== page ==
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I didn’t originally set out to not blog in 2014. However, after failing to post for a few weeks, it became a running gag at the office. Then we found out Beth was expecting (again), and life got crazy.

But I missed it greatly.

Every so often, inspiration would strike, and I would head to the window in the office where I would jot down ideas and lists for humorous posts. The fact that this window was located in Aaron Earls’ cubical is of note because that’s where the majority of my ideas wound up last year—over at

Throughout the year, we came up with some pretty good ideas and, in the process, started a firestorm over the top CCM albums of the last 25 years. But this year, those ideas come back home to I know you’re excited (or not) about that.

Even still, I learned quite a lot about blogging while not blogging in 2014. Here are the top four things:

  1. We all need a creative outlet of some kind. Whether it’s writing music or drawing or blogging, we all have an artistic side that needs to be developed. I craved that creative outlet at times. There were instances when I would slap together a crazy list post on Aaron’s window and it would go no where. Or (on more than one occasion) I would text him point after point of a post. He didn’t use them all (because we might both be looking for jobs if he did), but we developed a few and I had that outlet when I needed it.
  2. What’s interesting to me isn’t always interesting to others. This was helpful to realize because I think it will focus what I write about in 2015. There will definitely be a few posts that are kind of out there, but I’ll make a conscious effort to stick with mainstream interests. Otherwise, this would be a Swiftie/NASCAR blog. And that wouldn’t go over too well.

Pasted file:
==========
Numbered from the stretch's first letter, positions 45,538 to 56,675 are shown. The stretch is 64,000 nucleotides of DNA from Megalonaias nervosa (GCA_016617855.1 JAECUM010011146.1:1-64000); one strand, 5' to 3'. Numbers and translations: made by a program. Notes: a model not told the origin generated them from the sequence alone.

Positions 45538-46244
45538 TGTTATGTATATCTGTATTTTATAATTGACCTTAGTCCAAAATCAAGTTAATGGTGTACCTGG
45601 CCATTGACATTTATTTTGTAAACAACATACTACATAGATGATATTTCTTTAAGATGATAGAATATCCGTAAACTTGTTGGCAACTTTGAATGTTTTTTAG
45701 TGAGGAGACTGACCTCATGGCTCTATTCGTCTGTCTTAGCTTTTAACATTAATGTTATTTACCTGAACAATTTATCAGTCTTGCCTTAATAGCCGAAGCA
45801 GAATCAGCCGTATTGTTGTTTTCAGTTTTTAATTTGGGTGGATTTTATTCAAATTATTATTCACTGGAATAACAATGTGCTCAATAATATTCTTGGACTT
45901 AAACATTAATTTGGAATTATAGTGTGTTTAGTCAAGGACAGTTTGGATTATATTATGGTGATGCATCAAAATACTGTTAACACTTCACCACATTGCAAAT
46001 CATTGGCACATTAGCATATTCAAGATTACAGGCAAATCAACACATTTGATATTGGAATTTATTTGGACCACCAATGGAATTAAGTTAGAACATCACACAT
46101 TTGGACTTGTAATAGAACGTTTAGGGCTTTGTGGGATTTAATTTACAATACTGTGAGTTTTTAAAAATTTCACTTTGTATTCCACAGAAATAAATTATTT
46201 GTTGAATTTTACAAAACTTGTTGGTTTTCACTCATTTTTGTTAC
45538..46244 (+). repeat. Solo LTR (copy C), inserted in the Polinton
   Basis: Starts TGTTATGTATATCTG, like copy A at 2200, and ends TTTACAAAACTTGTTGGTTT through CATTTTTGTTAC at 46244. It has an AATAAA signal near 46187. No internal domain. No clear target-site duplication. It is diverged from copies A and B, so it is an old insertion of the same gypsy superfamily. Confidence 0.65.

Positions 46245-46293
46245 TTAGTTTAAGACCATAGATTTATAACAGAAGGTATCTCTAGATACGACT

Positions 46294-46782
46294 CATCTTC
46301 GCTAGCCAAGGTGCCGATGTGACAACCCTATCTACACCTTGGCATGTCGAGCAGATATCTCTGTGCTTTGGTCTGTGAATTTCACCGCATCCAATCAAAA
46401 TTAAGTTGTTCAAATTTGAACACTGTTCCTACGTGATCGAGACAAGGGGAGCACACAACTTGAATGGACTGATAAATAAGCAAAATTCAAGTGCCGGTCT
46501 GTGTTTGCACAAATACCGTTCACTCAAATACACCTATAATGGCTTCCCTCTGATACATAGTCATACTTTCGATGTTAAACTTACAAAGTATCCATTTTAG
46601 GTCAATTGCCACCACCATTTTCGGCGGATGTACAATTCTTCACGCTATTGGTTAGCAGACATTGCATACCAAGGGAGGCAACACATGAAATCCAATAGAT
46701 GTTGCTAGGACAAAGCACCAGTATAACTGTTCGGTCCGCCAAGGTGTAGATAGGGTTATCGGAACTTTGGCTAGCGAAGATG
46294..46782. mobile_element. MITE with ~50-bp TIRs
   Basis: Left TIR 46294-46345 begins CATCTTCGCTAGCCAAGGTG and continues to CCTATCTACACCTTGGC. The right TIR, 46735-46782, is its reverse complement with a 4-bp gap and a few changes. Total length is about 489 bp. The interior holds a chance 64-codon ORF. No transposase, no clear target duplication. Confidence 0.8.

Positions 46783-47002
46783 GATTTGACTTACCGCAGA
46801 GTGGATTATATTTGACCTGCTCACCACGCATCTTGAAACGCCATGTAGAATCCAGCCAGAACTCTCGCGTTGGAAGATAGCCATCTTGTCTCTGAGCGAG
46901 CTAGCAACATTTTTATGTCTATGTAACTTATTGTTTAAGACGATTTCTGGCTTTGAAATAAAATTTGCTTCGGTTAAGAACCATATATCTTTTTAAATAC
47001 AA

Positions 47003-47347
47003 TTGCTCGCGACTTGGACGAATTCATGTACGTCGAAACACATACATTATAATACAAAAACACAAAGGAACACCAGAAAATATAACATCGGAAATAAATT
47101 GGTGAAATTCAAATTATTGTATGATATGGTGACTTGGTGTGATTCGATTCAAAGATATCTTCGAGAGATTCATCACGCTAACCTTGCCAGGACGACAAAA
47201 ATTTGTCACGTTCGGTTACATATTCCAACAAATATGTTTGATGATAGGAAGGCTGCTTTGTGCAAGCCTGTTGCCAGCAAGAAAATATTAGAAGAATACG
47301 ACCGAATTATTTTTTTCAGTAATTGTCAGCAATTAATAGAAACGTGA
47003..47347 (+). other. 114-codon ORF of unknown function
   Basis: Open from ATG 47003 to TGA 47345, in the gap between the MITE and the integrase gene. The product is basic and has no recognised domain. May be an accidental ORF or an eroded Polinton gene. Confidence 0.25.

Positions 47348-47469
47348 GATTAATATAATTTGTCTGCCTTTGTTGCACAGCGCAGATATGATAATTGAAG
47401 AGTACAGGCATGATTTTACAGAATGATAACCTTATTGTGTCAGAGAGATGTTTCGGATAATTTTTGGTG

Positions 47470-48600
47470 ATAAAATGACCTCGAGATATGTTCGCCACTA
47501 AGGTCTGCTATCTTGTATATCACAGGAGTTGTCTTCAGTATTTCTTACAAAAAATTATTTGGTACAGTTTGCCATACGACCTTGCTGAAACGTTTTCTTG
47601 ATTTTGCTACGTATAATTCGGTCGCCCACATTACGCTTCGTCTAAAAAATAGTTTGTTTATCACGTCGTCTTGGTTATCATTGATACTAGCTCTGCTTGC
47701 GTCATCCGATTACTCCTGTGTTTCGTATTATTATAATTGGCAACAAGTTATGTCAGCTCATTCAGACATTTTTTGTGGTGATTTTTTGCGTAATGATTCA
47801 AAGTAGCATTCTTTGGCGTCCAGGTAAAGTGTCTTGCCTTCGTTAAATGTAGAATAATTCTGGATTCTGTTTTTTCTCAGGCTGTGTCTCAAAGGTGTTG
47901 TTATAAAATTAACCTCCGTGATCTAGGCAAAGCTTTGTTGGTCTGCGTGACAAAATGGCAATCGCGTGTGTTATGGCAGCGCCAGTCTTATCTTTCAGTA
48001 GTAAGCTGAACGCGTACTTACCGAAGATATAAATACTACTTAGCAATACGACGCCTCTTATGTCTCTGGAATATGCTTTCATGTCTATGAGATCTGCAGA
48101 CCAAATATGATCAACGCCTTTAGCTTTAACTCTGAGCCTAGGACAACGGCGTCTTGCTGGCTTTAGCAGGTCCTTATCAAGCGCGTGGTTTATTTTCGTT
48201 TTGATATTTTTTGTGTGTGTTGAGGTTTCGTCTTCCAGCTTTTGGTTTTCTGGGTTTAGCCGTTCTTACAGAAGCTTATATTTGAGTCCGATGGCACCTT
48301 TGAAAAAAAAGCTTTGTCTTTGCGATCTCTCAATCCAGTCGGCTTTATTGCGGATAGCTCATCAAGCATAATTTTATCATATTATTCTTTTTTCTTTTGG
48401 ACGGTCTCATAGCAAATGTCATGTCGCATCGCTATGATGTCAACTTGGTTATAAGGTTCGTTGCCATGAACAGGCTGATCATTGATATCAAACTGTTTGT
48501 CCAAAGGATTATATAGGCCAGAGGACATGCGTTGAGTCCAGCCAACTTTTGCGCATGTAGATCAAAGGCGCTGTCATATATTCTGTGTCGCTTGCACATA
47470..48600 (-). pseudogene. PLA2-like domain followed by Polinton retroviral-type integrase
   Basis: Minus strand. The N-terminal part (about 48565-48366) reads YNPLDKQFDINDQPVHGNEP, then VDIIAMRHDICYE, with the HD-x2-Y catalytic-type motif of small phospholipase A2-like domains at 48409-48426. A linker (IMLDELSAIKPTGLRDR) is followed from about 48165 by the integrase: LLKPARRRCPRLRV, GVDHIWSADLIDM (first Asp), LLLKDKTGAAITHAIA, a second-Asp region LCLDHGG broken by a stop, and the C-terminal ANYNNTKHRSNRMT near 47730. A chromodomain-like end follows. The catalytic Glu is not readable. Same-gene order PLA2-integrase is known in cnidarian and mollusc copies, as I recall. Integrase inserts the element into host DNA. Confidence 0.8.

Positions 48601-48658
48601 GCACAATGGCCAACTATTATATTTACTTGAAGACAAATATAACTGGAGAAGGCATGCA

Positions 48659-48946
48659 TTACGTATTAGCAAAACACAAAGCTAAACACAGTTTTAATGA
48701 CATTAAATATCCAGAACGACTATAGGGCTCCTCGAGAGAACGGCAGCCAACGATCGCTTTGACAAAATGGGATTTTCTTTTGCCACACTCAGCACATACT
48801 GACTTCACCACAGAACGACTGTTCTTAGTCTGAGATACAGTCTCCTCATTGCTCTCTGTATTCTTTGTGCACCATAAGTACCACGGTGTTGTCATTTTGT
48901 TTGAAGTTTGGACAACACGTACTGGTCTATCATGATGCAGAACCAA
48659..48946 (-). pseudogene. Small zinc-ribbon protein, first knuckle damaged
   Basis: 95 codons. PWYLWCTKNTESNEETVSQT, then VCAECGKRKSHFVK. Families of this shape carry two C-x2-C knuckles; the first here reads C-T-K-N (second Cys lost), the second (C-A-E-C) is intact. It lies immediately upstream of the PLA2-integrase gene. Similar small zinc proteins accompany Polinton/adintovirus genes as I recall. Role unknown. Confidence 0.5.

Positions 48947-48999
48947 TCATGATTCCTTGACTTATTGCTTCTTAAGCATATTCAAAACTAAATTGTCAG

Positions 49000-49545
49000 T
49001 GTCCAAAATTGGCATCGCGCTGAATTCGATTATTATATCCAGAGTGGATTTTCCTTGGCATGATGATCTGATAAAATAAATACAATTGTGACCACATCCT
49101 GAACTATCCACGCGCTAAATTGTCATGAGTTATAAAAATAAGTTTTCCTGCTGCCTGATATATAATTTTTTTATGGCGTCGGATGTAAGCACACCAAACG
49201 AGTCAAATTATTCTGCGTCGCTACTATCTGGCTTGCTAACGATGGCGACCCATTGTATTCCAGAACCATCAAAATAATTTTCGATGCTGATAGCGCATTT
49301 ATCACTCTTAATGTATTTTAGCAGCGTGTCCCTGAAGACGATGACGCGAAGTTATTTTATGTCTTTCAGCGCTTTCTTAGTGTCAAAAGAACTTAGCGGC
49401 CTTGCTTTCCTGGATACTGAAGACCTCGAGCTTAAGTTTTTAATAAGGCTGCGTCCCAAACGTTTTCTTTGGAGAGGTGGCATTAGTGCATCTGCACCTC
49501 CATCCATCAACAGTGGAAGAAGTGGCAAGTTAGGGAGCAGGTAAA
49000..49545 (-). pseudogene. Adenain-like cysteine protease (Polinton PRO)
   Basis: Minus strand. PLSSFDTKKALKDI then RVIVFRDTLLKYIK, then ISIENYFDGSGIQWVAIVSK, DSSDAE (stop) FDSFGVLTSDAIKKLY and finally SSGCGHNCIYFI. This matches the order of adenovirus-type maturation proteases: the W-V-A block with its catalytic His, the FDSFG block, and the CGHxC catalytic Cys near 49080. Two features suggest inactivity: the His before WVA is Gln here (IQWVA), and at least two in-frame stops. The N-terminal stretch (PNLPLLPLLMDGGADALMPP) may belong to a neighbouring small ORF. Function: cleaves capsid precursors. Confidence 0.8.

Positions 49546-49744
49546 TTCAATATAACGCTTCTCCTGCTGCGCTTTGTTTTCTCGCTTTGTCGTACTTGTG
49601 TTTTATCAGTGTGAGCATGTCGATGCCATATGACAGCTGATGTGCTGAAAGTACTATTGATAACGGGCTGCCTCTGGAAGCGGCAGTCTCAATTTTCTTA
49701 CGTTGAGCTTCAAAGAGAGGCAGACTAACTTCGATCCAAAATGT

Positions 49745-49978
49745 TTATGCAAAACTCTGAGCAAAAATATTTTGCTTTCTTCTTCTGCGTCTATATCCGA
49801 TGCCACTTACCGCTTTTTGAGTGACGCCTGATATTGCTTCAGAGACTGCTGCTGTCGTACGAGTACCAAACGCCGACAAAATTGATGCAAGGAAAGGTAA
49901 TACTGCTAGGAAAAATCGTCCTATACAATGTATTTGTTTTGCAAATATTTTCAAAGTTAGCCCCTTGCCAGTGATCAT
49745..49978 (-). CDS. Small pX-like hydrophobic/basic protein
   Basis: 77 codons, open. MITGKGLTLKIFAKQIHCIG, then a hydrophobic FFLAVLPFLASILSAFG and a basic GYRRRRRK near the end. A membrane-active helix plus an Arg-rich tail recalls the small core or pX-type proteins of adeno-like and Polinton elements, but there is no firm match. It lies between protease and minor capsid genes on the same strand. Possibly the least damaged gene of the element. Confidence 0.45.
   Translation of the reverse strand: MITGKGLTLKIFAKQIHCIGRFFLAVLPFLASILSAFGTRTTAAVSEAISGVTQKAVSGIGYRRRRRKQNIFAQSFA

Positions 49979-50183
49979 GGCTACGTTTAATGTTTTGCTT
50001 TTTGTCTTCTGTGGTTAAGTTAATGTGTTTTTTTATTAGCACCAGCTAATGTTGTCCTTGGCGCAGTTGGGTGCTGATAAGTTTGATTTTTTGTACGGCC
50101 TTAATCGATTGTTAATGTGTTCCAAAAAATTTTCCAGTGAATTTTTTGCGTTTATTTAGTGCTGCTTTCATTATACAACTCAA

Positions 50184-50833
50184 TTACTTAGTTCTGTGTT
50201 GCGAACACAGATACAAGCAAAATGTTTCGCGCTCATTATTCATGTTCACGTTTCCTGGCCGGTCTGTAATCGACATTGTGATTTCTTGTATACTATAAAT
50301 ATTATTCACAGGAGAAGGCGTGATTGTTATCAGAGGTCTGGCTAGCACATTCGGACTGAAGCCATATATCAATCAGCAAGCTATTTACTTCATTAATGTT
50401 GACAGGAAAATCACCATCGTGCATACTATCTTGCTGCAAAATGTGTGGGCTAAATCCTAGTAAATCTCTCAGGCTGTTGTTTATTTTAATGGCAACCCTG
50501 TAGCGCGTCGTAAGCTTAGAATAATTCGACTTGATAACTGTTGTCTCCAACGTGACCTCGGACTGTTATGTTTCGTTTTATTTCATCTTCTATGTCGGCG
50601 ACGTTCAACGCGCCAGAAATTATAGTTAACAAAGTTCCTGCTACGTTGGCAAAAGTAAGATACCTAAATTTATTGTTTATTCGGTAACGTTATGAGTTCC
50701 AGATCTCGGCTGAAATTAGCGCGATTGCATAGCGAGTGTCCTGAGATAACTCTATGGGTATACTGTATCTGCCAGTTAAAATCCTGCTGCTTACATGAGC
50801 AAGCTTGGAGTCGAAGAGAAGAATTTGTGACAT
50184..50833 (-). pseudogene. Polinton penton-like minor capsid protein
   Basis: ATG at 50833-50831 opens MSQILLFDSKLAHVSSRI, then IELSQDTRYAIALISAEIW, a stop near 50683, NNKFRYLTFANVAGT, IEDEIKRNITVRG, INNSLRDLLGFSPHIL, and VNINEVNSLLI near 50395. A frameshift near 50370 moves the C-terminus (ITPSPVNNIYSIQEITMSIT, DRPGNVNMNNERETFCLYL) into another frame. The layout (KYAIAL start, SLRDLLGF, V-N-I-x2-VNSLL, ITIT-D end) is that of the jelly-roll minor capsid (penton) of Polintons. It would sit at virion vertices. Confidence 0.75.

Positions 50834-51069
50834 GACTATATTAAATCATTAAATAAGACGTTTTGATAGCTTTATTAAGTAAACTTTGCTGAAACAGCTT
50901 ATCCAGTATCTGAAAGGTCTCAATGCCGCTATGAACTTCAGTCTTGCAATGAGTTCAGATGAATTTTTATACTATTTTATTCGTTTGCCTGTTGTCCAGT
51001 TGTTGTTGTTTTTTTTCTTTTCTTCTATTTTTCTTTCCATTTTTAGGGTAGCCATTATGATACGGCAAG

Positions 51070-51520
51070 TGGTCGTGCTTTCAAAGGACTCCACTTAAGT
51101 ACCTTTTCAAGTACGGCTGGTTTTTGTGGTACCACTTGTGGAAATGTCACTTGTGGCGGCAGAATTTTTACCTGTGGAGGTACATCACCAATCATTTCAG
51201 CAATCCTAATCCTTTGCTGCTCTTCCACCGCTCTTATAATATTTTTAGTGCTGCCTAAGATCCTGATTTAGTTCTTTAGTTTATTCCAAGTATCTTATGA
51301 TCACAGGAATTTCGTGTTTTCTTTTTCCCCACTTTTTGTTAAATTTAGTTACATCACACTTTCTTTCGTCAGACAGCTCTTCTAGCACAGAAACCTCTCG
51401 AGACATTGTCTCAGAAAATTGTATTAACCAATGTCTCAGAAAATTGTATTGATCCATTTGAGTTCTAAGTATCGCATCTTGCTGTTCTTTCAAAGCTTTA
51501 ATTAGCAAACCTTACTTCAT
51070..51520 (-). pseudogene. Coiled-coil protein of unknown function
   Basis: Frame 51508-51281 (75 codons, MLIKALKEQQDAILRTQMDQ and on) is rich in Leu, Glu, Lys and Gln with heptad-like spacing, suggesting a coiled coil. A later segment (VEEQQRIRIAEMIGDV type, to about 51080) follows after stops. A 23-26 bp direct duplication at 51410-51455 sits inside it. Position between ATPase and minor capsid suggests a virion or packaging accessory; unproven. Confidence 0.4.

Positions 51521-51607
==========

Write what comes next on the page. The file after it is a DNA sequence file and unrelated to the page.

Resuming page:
3. Twitter is not a place for substantive discussion of ideas. I love twitter, but it’s not a place to lay out your ideas and opinions. Blogs are the best outlet for thought development. They provide avenues for feedback and interaction. I think that’s one of the main reasons they are so popular.
  4. Individual bloggers who post solid content daily work hard at it. It takes a lot to build a successful blog. I run two at work and they’ve both done more than I ever expected, but I am part of a team for both. That really helps. Finding time to post day after day after day with new, fresh content is very difficult. My hat is off to you bloggers who make that happen.

Do you have a blog? Did you used to blog? What did you learn about blogging in 2014?

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